MAP Growth K–2 enables educational agencies to measure the achievement of virtually all of their students from kindergarten through second grade with a great deal of accuracy in a short period of time. MAP Growth K–2 assessments are computer adaptive, adjusting in difficulty based on each student's responses to test questions. Assessments are provided in a survey structure with instructional area scores supplementing an overall score. Instructional area frameworks are aligned to Common Core State Standards or specific state standards. The fundamental assumption underlying item response theory (IRT) is that the probability of a correct response to a test item is a function of the item’s difficulty and the person’s ability. This function is expected to remain invariant to other person characteristics that are unrelated to ability such as gender, ethnic group membership, family wealth, etc. Therefore, if two test takers with the same ability respond to the same test item, they are assumed to have an equal probability of answering the item correctly. Renewing and Developing Items The NWEA Publishing team has a rigorous item development and review process managed and maintained by a team of content specialists. The multi-stage development and review process includes built-in quality assurance checks at each stage. It concludes with a formal editorial stage in which copy editors review items for grammar, usage, mechanics, and style inconsistencies and conduct a word-for-word proofread of passages against their original sources. The Publishing team reviews all items developed for our assessments for content validity, bias and sensitivity, alignment to standards, and to ensure they meet standards of universal test design. Test items also go through a second editorial and visual review with a separate group of Item Publishing experts. These individuals ensure the item displays correctly in the assessment system before being seen in a test by a student. Psychometricians from our Research team validate test design, item pool, and item calibration statistics. Our psychometricians also engage in ongoing differential item functioning analyses as a way of monitoring an individual item’s appropriateness for use in a MAP Growth K–2 assessment. Built into the assessment system is a partner self-serve feature to report problem items. If a partner encounters an item with display, content, or other issues, the partner is able to submit a Problem Item Report (PIR) directly from the web-based testing platform. These PIRs are reviewed by our Publishing and Research teams using the processes described below. Item Development Process Our item development process yields items with strong alignments to the breadth and depth of the standards and of excellent quality. In order to achieve this, we have developed a deep understanding of current state standards and use a variety of approaches and item types to assess them. Items are developed and reviewed through a variety of lenses, including how they align to their targeted standard and grade level, how they adhere to the principles of universal design, and whether they are free from potential bias and sensitivity issues. The NWEA content management system, the Standards and Content Integration Platform (SCIP), is a flexible system that enables item writers and content vendors to submit items directly into our content development work queues. SCIP enables our Publishing team to efficiently track, review, and refine item content throughout the item development process. A minimum of five separate professionals thoroughly review each item during the item review process. When an item or passage is initially received, it is first reviewed by an acquisition specialist, who ensures that the content is valid and meets our quality standards. The second reviewer is a copyright and permissions specialist, who ensures that public domain passages are selected from authoritative, authentic sources, that copyrighted texts are approved by the copyright holders, and that content is free of plagiarism. Two separate content specialists provide the third and fourth reviews. They review items and passages for the quality of the content, validate factual material, currency, bias and sensitivity, instructional relevance, and make alignments to the appropriate content standards. They also validate the grade appropriateness of the item and assign a Webb’s Depth of Knowledge (DOK) level and a Bloom’s classification. Finally, the content specialist assigns the item a preliminary difficulty level (called a provisional calibration or provisional RIT) that is needed for field-test purposes. The provisional estimate of difficulty is based on the observed difficulty of similar items and the content specialist’s expertise. During this third and fourth review, each item is evaluated against a set of criteria. An item is flagged if it:  Requires prior knowledge other than the skill/concept being assessed  Has cultural bias  Has linguistic bias  Has socio-economic bias  Has religious bias  Has geographic bias  Has color-blind bias  Has gender bias  Inappropriately employs idiomatic English  Offensively stereotypes a group of people  Mentions body/weight issues  Has inappropriate or sensitive topics (smoking, death, crime, violence, profanity, sex, etc.)  Has other bias issues In the final stage of the item development process, a member of the Publishing team provides the fifth review, of items and passages to ensure that they are free of grammar, usage, and mechanics errors, and that they adhere to style guidelines. They also ensure that items will display correctly in all supported browsers. At any point during the multiple reviews, an item can be sent back to a previous stage or rejected if it does not meet our strict standards. Embedded Field-Testing Item development and field-testing for MAP Growth K–2 assessments occurs continuously to enhance and deepen the item pool. Field-testing is required to maintain the item bank; as existing items are retired or removed due to changes in standards or item parameter drift. An embedded field-test design is used so that field-test items can be integrated seamlessly into the operational test. Often, in an embedded field-test design, field-test items are stored in a field-test item pool, and a predetermined number are administered to each examinee. When the assessment is scored, only the responses to the active items are used, so a student’s score is not influenced by the presence of field-test items. This approach provides advantages, such as:  Preserving testing mode  Obtaining response data in an efficient manner  Reducing the impact of motivation and representativeness concerns of the field-test The assessment algorithm holds a fixed number of slots for field-test items for all students. Therefore, the sample of students taking the field-test items is representative of the student population. NWEA uses a procedure called “adaptive item calibration” for item calibration. This procedure basically divides item calibration into two stages:  The first stage administers field-test items based on pre-specified criteria  The second stage estimates item parameters. Specifically, to start the field-testing process each field-test item needs to have an initial item difficulty estimate, established by content experts based on item characteristics such as item length and complexity or difficulties of existing items with similar content. This initial item difficulty estimate is treated as if it represents the true item difficulty and is used to collect responses for calibration. Once a pre-specified number of responses is collected, a field-test item goes through a calibration process and its calibration is updated. The updated item difficulty estimate is then used to collect the next specified number of responses and its item difficulty estimate is updated again by all accumulated responses. This process is repeated in an iterative manner until either a pre-specified level of item parameter estimate precision is obtained or item parameter estimate is stabilized. This adaptive item calibration approach allows items to be presented to students that closely match their estimated achievement level. This helps optimize the use of testing time by presenting items that are neither too difficult nor too easy for a particular student. To ensure that the quality of the data is high, field-test items are administered only in the grade range suggested by the item author. This ensures that the sample of students taking any field-test item is reflective of the sample of students who will be taking the item after it becomes active. On average, a field-test item takes about 2,000 responses to become operational, enough to ensure the stability and precision of item parameter estimates. The analysis of the field-test items includes distractor analysis and review against a series of statistical indices such as:  Percent correct  Point-biserial  Mean squared error  Z chi-square  Rasch INFIT and OUTFIT statistics  Correlation between expected and actual percent correct score The use of multiple statistical indices ensures field-test items are calibrated with rigor. Item Bank Maintenance Through the assessment platform, we are able to continuously embed items for field-testing and refresh the item bank. Our item quality review process provides a consistent system for continuously monitoring the validity, reliability, and relevance of items in the bank. Reviewing Test Items NWEA periodically reviews large portions or the entire item bank. During this process, items are reviewed to ensure they are free of bias, current, valid, and instructionally relevant. Items tagged as not meeting one or more of the criteria are reviewed on a case-by-case basis and either retired from active status or revised as needed. NWEA also conducts regular studies to check for potential item parameter drift. Items flagged for parameter shift will be reviewed by content experts who will then either retire or revise these items as needed. Additionally, NWEA conducts differential item functioning (DIF) studies to help identify and remove items that demonstrate bias, either on gender or ethnicity. Item development and field-testing for MAP Growth K–2 assessments is triggered by needs analysis performed on a particular test pool or set of academic content standards. Once areas of need are articulated in an item acquisition plan, item specifications are written to address these areas, ensuring that adequate content coverage is maintained. New items are introduced through a field-test process that embeds new items in operational test sessions. By embedding the field-test items in a scored and reported operational test, the field-test items appear identical to active items. As a result, students are equally motivated to answer field-test and active items. Retiring or Revising Items As part of our continuous monitoring of the item bank, we have processes in place for handling problem items and retiring items.  External Problem Item Reports: These problems are reported to NWEA through the proctor interface. Our Publishing team receives notification and determines if the concern is display-, editorial-, or content-related. The appropriate team member(s) review the item to decide whether the item is correct, or if it should be revised or retired.  Internal Problem Item Reports: If a problem with an operational item is found during regular reviews and maintenance of the item bank, the item is deactivated and logged in a database. A separate reviewer is assigned to confirm the problem. If confirmed, the item is retired or regenerated after necessary revisions and field-testing. If both reviewers agree that the item is not problematic, the item is reactivated. Disagreements are resolved during regular cross-team item review sessions.  Research-Initiated Reviews (e.g., parameter drift review, differential item function): Research provides Publishing with data on a set of items, and content specialists review the items (two reviewers per item). Sets of items that are recommended for retirement or revision and regeneration are checked by Research against the test pools to determine the impact of removing the items. Plans are then made to remove temporarily and revise and replace the items, or to permanently remove them.  Publishing-Initiated Review (e.g., reviewing all items or a subset of items for sustaining quality maintenance or to add a new piece of metadata): Content specialists review the items (two reviewers per item). Sets of items that are recommended for retirement or revision and regeneration are checked by Research against the test pools to determine the impact of removing the items. Plans are then made to remove temporarily and revise and replace the items, or to permanently remove them.  Post-Calibration Content Review: Weekly review of items that have been rejected by Research for statistical reasons. Content specialists make use of the statistical data to inform a content review of the item to determine if there is a revision that would address the statistical issues (e.g., if a distractor is getting too many responses, can we make it less distracting). Those that can be revised are regenerated and field-tested. Those that cannot be revised are retired.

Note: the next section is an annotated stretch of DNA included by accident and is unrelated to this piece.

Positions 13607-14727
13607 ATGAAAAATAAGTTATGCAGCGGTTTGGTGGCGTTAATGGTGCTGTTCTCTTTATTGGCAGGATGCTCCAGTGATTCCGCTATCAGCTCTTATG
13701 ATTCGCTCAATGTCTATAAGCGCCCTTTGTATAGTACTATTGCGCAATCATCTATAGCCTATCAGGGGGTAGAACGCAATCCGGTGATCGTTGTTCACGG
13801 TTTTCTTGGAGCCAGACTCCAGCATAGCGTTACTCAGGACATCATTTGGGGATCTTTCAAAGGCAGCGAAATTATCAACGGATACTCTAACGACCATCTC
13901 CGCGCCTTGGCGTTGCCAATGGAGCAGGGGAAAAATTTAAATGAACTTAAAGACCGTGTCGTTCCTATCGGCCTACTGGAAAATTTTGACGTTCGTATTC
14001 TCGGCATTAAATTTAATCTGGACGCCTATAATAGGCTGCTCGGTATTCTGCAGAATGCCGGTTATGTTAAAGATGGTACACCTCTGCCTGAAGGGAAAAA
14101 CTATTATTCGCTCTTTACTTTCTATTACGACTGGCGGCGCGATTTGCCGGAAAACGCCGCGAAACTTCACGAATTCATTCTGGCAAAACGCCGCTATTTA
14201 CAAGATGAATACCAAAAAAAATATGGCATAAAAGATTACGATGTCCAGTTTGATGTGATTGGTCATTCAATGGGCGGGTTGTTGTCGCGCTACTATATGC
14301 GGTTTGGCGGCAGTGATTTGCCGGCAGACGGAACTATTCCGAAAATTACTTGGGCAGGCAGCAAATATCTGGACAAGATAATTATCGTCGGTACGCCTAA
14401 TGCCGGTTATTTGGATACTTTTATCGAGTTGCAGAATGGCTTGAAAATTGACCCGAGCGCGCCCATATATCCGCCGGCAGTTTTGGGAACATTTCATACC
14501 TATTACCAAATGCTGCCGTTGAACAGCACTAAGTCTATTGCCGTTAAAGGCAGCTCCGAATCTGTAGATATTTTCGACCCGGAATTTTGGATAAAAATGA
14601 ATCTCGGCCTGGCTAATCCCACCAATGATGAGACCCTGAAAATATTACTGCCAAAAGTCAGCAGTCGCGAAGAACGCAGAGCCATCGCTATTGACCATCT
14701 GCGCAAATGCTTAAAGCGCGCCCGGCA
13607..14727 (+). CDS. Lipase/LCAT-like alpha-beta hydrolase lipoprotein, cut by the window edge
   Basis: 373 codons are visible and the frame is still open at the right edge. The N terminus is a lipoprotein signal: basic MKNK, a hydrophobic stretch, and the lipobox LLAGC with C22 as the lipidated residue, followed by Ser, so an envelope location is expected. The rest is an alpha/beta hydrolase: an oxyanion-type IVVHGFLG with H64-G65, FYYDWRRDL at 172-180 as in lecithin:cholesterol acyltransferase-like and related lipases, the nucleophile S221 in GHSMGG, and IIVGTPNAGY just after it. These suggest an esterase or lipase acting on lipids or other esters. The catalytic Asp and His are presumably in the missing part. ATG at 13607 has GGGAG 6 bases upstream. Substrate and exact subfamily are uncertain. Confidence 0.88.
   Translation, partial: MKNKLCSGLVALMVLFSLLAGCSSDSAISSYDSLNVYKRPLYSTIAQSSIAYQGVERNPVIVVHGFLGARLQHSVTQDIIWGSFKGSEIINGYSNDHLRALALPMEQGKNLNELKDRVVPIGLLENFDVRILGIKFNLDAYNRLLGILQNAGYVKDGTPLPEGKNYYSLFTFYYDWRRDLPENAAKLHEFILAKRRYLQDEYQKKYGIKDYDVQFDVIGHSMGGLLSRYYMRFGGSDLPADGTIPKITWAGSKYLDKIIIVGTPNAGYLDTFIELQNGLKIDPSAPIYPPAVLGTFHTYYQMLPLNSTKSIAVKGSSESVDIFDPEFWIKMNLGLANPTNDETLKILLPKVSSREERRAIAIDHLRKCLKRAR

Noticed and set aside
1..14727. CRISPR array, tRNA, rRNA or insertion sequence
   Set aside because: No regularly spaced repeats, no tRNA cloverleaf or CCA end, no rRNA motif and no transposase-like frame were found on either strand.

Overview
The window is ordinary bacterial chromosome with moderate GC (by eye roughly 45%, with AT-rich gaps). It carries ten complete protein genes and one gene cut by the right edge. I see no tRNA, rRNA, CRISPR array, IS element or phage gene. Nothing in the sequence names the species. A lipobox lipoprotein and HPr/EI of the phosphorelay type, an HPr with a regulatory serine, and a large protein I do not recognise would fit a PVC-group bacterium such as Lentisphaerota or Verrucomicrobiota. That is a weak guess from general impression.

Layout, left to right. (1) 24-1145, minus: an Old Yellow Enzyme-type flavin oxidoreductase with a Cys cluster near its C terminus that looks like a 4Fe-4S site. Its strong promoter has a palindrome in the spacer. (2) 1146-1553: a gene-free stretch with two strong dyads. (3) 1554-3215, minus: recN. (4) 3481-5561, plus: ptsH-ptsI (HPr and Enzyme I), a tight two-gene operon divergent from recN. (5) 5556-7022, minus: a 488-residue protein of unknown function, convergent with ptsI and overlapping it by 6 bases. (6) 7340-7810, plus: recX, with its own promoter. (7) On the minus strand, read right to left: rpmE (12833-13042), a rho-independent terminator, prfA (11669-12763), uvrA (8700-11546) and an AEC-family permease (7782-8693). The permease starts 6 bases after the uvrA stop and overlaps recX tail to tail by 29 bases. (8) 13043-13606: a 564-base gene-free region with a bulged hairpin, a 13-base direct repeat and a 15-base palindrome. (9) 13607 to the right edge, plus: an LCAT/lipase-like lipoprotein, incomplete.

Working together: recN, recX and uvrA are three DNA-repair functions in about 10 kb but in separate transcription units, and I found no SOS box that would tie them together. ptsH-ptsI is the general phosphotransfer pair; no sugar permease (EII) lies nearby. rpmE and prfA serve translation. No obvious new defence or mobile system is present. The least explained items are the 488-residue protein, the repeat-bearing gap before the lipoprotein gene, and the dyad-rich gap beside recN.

Technical Standards